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I discovered a problem in my code when I try to bind multiple sockets. I try to explain the situation, I have an application consisting of two parts, one is written in C running on machine_1, the other one is in Java running on machine_2. The C program should be able to send udp-packets through one port to 4 ports on the machine_2 which is listening on them. Vice versa machina_2 should send udp-packets through one outgoing port to 4 corresponding ports on machine_1.

The problem I have is on machine_1:

  1. I have two threads there, one processing outgoing data to machine_2 and one processing the incoming data. Within the first thread (processing outgoing data) I create 4 sockets (with 4 different ports) to address the corresponding sockets on machine_2. Works fine in that direction...
  2. But when I try to create the sockets for the incoming data from machine_2, and I want to use the same port numbers as I did for incoming data on machine_2, but then I run into problems when I try to bind the sockets. Giving me the : Address already in use error.

I need some help on how to set up the socket configuration on machine_1 inside the C application for outgoing and incoming ports. And maybe an example on how to use the select() function to listen on all 4 incoming sockets.

If come code examples needed, I can add them here, but as I said it is only working for the thread_1 which handles the outgoing data through one socket to 4 different sockets on machine_2.

Thanks in advance for your help!

I hope the attached picture can explain the situation little bit more, important is that I want to use the same port numbers on both machines for incoming data. Means, port_1 on machine_1 has same port number than port_1 on machine_2, and so on...port_configuration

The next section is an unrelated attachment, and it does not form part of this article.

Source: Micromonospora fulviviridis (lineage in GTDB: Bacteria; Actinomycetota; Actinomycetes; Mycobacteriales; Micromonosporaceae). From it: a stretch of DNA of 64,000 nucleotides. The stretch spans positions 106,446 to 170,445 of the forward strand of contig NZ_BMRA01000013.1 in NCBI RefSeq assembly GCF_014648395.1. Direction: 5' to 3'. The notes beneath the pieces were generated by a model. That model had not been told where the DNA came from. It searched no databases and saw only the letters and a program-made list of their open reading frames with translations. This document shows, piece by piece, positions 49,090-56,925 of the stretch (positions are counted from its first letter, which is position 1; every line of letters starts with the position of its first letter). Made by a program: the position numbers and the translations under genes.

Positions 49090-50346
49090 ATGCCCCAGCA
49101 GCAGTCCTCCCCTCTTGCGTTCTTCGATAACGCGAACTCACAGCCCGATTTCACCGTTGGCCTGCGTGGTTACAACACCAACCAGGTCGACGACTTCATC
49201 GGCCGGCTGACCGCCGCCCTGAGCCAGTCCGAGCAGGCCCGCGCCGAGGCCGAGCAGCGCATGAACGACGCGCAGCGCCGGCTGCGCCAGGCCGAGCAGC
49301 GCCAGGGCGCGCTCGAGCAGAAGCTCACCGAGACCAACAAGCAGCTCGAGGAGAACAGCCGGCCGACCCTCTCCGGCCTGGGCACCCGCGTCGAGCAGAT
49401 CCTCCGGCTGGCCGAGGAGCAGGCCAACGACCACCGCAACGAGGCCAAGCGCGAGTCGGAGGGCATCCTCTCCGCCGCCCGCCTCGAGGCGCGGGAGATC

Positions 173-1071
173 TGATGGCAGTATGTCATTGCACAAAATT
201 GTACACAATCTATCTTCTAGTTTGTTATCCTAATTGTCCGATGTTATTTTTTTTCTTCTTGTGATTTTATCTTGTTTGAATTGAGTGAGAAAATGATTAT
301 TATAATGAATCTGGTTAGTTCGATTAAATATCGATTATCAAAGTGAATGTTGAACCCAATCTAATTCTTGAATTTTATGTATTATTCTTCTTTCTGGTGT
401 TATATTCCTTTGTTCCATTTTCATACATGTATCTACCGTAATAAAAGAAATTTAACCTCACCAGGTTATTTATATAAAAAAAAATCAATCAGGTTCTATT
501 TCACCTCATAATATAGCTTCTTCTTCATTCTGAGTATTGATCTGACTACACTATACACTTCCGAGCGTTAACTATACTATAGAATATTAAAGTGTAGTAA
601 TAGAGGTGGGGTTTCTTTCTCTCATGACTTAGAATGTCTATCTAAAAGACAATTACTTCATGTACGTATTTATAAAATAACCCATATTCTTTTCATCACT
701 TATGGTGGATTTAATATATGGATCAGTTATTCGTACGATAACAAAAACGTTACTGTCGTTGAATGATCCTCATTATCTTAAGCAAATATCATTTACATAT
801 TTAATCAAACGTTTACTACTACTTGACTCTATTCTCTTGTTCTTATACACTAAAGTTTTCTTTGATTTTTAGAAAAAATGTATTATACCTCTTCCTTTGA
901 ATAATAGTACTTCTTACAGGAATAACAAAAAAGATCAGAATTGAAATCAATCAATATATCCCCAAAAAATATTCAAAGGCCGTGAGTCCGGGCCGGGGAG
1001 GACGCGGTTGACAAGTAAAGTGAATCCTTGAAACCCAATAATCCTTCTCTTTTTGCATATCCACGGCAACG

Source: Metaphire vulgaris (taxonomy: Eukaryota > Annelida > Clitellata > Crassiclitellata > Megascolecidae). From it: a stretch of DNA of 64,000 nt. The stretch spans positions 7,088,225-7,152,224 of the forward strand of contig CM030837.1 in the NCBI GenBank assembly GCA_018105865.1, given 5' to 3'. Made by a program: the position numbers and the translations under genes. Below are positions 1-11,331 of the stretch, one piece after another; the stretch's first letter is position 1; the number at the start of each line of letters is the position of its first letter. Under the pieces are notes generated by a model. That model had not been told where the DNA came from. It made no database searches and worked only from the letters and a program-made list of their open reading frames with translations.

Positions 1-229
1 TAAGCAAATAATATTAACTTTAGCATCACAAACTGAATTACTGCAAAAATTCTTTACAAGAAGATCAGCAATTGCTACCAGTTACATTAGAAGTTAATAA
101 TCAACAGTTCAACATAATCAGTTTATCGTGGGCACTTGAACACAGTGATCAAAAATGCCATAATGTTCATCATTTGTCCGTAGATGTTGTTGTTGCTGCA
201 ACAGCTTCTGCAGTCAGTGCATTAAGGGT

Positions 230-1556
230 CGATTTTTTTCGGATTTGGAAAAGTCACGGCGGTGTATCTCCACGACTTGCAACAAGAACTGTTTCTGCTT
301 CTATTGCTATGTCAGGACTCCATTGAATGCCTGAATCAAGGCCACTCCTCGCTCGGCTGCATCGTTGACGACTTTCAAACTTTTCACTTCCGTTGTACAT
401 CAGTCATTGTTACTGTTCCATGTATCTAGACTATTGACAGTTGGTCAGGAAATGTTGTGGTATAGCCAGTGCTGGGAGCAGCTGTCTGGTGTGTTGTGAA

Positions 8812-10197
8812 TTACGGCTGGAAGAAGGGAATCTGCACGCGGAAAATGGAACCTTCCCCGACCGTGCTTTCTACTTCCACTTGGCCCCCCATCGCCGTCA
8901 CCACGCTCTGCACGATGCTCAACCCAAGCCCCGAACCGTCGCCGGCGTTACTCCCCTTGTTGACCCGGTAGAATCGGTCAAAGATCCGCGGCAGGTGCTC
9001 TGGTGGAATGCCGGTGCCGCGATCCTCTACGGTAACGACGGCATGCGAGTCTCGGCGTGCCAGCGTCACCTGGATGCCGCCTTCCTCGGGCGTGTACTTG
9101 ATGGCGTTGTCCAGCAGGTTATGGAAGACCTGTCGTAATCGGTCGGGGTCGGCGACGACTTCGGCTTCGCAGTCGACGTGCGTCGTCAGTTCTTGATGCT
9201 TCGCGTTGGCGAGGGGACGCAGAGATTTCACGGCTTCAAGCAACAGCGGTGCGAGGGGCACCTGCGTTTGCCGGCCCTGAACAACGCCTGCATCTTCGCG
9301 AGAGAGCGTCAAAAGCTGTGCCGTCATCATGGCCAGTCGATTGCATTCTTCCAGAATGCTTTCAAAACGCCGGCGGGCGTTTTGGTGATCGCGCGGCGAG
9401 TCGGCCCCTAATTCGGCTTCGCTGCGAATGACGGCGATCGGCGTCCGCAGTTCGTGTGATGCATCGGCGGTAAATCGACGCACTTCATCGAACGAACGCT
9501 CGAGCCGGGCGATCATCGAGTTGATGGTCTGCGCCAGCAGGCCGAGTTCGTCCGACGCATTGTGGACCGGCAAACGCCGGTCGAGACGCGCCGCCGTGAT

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Can you clarify one thing, are you create 4 sockets in thread 1 and another 4 in thread 2? –  Fred May 16 '12 at 7:34
    
Yes, that's what I try to do. And I guess that's the problem, but I do not have the solution yet. In Thr_1 I create the 4 sockets to address remote machine_2's sockets. In Thr_2 I want to create 4 sockets on the local machine listening for incoming packets... –  nyyrikki May 16 '12 at 7:36
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2 Answers

up vote 1 down vote accepted

My advise is to just use 4 sockets. Sockets are bidirectional (that is if you really need 4 sockets, since this is UDP, one socket would probably be enough). Then you can share the sockets among several threads and read or write to them. You just need to be sure to synchronize whatever needs to be synchronize.

Here's an example on how to use select:

http://www.lowtek.com/sockets/select.html

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Create one socket for sending, then four for receiving, bind the receiving sockets to the correct local ports. Use sendto on the outgoing socket to send stuff to the receiver.

Lazy example for select (probably buggy, but you should get the general idea):

fd_set fds;
int nfds = /* max(in_1, in_2, in_3, in_4) + 1 */;
while(1) {
    int ret = 0;
    FD_ZERO(&fds);
    FD_SET(in_1, &fds);
    FD_SET(in_2, &fds);
    FD_SET(in_3, &fds);
    FD_SET(in_4, &fds);
    ret = select(nfds, &fds, NULL, NULL, NULL);
    if(ret < 0) {
        break; /* something went wrong */
    } else if(ret == 0) {
        continue; /* nothing to do, try again */
    }
    if(FD_ISSET(in_1, &fds)) {
        handle_in_1();
    }
    if(FD_ISSET(in_2, &fds)) {
        handle_in_2();
    }
    /* ... */
}
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+1 for suggesting single fd for sending and using sendto() with ip and port pair. –  Alam May 16 '12 at 8:14
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